Acta Chimica Slovaca (ACS) publishes papers on fundamental and applied aspects of chemistry, biochemistry, chemical technology, chemical engineering and process control, biotechnology and food technology. Welcome are also topics which include chemical aspects of materials, physical chemistry and chemical physics, analytical chemistry, macromolecular chemistry and biomedical engineering.

Buckwheat cultivars — phenolic compounds profiles and antioxidant properties

Anna Mikulajová *, Dominika Šedivá, Eva Hybenová, Silvia Mošovská

Department of Nutrition and Food Quality Assessment, Institute of Food Science and Nutrition, Faculty of Chemical and Food Technology, Slovak University of Technology, Radlinského 9, Bratislava, 812 37, Slovak Republic

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Abstract: Common buckwheat (Fagopyrum esculentum) and tartary buckwheat (Fagopyrum tataricum) cultivars originating in different world countries were investigated and compared for their quantitative and qualitative abundance of phenolics and flavonoids. Moreover, the antioxidant properties were tested using two different methods. The total phenolic and total flavonoid content ranged from 0.897 to 4.226 mg GAE g–1 dw and from 0.238 to 4.626 mg rutin g–1 dw, respectively. Flavonoids — rutin, quercetin, and hydroxybenzoic acids — gallic, protocatechuic, vanillic and syringic were identified and quantified. Rutin was the most abundant flavonoid and protocatechuic acid was the most abundant phenolic acid in evaluated cultivars. All cultivars showed significant antiradical properties, but their chelating activity was weak. The German cultivar of tartary buckwheat Lifago had significantly higher phenolic content and better antioxidant properties than other cultivars. The content of rutin was 24 times higher and free radicals scavenging activity about 70 % higher than the average value of other cultivars.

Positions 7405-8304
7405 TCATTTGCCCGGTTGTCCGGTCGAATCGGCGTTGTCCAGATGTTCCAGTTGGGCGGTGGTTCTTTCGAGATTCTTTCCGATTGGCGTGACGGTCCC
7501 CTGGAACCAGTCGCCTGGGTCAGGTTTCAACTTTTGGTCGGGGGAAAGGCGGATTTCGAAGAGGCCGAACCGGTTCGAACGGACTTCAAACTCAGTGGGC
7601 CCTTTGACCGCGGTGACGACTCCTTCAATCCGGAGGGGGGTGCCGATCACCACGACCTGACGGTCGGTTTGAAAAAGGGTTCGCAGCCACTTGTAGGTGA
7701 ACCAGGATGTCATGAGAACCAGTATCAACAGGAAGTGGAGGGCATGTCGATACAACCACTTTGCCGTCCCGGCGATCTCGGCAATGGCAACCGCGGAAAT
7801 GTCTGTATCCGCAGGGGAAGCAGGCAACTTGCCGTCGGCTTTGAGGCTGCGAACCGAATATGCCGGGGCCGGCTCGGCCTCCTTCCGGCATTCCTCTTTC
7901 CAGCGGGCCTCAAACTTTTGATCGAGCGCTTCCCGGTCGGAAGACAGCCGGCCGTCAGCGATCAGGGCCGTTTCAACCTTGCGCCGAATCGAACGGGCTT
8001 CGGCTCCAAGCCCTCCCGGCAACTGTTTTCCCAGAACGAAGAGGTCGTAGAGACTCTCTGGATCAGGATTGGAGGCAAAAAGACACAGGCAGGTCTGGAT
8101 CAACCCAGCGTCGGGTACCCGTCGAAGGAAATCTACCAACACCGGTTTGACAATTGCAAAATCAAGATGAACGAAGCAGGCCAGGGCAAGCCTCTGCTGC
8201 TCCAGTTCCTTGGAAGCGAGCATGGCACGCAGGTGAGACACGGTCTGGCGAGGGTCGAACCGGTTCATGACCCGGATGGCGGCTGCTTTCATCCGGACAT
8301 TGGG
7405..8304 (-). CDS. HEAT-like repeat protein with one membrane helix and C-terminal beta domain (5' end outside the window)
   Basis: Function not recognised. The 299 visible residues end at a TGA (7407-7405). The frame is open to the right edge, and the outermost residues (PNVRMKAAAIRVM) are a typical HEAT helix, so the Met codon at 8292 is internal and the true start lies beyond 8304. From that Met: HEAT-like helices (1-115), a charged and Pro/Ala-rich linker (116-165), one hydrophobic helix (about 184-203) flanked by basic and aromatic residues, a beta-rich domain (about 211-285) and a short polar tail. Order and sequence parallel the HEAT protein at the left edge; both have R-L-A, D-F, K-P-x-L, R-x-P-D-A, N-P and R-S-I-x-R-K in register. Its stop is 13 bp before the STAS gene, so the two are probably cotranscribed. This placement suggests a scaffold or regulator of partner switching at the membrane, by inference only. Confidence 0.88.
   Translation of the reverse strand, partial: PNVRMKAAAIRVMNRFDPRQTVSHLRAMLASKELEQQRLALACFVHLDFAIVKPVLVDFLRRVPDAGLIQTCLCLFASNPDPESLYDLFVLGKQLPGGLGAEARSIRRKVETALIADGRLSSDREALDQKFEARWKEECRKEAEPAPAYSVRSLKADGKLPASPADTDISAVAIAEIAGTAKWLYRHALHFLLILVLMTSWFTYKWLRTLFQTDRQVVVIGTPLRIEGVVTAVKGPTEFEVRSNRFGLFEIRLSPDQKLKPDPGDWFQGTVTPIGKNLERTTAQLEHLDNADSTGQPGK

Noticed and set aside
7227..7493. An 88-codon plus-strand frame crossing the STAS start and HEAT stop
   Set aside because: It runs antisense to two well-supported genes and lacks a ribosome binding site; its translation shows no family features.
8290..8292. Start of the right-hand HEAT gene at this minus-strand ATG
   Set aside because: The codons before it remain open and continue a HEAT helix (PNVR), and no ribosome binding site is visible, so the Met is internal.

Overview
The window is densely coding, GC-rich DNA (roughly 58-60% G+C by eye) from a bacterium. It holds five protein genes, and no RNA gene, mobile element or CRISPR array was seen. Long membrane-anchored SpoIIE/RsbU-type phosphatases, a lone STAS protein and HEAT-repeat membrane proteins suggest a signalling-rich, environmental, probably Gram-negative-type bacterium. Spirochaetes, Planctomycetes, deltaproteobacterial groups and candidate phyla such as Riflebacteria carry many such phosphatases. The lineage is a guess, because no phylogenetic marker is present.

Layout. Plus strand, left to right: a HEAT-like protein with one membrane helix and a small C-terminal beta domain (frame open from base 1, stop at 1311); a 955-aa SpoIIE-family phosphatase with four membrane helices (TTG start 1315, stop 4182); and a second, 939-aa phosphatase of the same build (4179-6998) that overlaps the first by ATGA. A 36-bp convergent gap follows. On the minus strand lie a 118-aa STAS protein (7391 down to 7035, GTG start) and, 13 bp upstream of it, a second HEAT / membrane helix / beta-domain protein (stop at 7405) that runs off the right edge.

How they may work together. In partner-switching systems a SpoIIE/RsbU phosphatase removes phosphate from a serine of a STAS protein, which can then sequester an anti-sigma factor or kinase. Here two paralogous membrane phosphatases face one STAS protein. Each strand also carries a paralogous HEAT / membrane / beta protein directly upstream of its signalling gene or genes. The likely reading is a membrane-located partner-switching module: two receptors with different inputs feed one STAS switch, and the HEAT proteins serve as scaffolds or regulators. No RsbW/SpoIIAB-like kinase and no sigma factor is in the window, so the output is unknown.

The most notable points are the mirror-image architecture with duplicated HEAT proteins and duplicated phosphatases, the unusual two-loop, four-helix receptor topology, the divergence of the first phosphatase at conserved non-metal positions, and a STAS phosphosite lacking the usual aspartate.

Keywords: buckwheat, cultivars, flavonoids, phenolic acids, antioxidant activity

Full paper in Portable Document Format: acs_0252.pdf

Acta Chimica Slovaca, Vol. 9, No. 2, 2016, pp. 124—129, DOI: 10.1515/acs-2016-0021